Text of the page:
with – hunger and a taste for the exotic.
Mr. MURUTHIE: There is also another kind of new sort of poaching of the
common hoofed animals. Things like Thomson’s gazelle, the common zebra,
giraffe. You see the heads, and you see the hides. You heard of the
bushmites(ph) trade, the illegal bushmite trade that is feeding our cities.
THOMPKINS: Increasingly, Africans are eating elephants, too. Moses
Litoroh coordinated the Elephant Programme at the Kenya Wildlife Service.
Mr. MOSES LITOROH (Coordinator, Elephant Conservation Programme, Kenya
Wildlife Service): This is war. The poaching wants war. I mean, you are coming
across people that are – they will kill you. They are, you know, armed with
automatic fire power. So you are going to lose men like in any battle.
THOMPKINS: Earlier this year, he says, there was a battle on the
northern coast of Kenya, near the border with Somalia.
Mr. LITOROH: We lost three rangers, three of our rangers. We lost lives
whether we kill five of them, and these were bandits from Somalia.
THOMPKINS: So who is the biggest importer of ivory and rhino horn? That
would be China.
Dr. BRADLEY MARTIN: A few years ago, I was working up in Khartoum in
Sudan and there are craftsman there are making ivory. I found 50 shops selling
ivory – all illegal – and (unintelligible) I estimate 75 percent of the buyers
were Chinese. Now I photographed them and published them.
THOMPKINS: Twenty years ago, China was in the market primarily to sell
carved ivory, mostly to foreigners. Now as their economy booms, more and more
Chinese are buying ivory for themselves.
THOMPKINS: One of the surest ways to track elephants is to follow the,
well, you know what. That’s how the experts do it. Here at Masai Mara, Kenya’s
protected wildlife savanna, an elephant has died.
THOMPKINS: As the carry-on birds pick at the remains, rangers remove the
tusks and send them directly to ivory store houses maintained by the Kenya
Wildlife Service. Ranger David Otieno(ph) says that after a few days, they
slide out like loose teeth.
Mr. DAVID OTIENO (Ranger, Masai Mara): You know when it dies, it rots
from - you can even just shake them to remove.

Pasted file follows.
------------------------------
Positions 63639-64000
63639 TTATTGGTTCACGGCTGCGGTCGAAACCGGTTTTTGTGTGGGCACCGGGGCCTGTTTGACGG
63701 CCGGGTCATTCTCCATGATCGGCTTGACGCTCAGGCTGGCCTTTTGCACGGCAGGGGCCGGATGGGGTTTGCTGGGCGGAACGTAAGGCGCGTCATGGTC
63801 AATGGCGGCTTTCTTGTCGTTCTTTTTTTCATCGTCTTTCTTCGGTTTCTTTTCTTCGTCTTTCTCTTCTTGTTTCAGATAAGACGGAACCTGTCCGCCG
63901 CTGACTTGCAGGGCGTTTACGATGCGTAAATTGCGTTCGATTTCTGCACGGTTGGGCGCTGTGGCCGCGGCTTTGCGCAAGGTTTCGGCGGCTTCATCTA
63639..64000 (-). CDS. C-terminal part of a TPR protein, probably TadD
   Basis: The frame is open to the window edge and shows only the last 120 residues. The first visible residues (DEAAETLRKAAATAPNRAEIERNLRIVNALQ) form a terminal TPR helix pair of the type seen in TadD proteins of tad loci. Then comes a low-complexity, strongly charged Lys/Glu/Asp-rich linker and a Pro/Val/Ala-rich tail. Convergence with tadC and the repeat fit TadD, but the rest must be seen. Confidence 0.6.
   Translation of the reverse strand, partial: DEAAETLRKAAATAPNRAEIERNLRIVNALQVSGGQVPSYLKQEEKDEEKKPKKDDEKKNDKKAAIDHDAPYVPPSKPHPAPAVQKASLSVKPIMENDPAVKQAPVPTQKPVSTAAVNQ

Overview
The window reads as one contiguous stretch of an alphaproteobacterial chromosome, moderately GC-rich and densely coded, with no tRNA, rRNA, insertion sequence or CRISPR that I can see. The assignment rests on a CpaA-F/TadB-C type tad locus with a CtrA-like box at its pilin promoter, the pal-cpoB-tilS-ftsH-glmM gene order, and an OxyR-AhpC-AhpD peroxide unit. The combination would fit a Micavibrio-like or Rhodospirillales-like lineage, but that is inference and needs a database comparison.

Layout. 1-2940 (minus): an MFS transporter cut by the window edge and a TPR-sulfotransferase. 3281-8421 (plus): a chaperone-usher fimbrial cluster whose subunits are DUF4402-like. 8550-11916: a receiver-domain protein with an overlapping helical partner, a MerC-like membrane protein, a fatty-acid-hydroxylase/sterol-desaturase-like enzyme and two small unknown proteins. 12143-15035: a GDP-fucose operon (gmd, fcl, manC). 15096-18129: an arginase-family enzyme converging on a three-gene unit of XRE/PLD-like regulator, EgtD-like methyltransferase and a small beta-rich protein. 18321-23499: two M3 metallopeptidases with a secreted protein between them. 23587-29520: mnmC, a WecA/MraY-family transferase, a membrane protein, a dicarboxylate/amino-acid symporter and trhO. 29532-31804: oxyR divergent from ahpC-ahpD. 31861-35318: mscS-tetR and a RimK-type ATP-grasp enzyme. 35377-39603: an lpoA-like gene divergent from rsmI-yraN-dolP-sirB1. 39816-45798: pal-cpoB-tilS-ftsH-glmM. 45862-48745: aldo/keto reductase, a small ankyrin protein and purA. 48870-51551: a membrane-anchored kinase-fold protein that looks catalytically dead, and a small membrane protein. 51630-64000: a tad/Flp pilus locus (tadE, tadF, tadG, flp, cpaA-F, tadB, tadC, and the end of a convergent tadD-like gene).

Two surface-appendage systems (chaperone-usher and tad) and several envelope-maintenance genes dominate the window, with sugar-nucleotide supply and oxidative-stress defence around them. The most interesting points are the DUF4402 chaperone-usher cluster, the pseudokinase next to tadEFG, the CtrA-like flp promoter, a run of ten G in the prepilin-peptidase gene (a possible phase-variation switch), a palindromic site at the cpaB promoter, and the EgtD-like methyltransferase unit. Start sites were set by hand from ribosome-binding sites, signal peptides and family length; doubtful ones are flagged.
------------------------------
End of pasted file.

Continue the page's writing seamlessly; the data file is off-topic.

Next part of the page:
THOMPKINS: But there’s a hard truth for wild animals outside the Masai
Mara and other government-protected sanctuaries in Kenya, a truth that even
spills over to other areas of Africa.
Dr. MICHAEL NORTON-GRIFFITHS (Ecologist): Every wild (unintelligible) at
these has blue jeans, a Mercedes and sends their kids to Harvard. You’re not
going to get that if your ranch is full of zebras and (unintelligible).
THOMPKINS: Ecologist Michael Norton-Griffiths is among a growing number
of conservationists who want more legal hunting in Africa and in Kenya in
particular. He says limited hunting, along the lines of what is now happening
in southern Africa, Tanzania and Uganda, gives value to wild animals when they
venture outside of protected sites and on to private property, a value that
they would not normally have.
Dr. NORTON-GRIFFITHS: If you go on to somebody’s ranch and try and kill
a cow or drive a cow away, you will end up dead. You’ll look like a porcupine.
There’ll be so many spears at you. Why? Because that cow has value. You go on
to a guy’s property and take an impala, and the guy will say thank you, great.
Take some more. They won’t stop you in any way because those animals have no
value at all. In fact, they have a nuisance value.
THOMPKINS: In some parts of Africa, for instance, hunters pay thousands
of dollars to kill one elephant. Some of that money goes toward conservation
and some goes into the hands of local communities.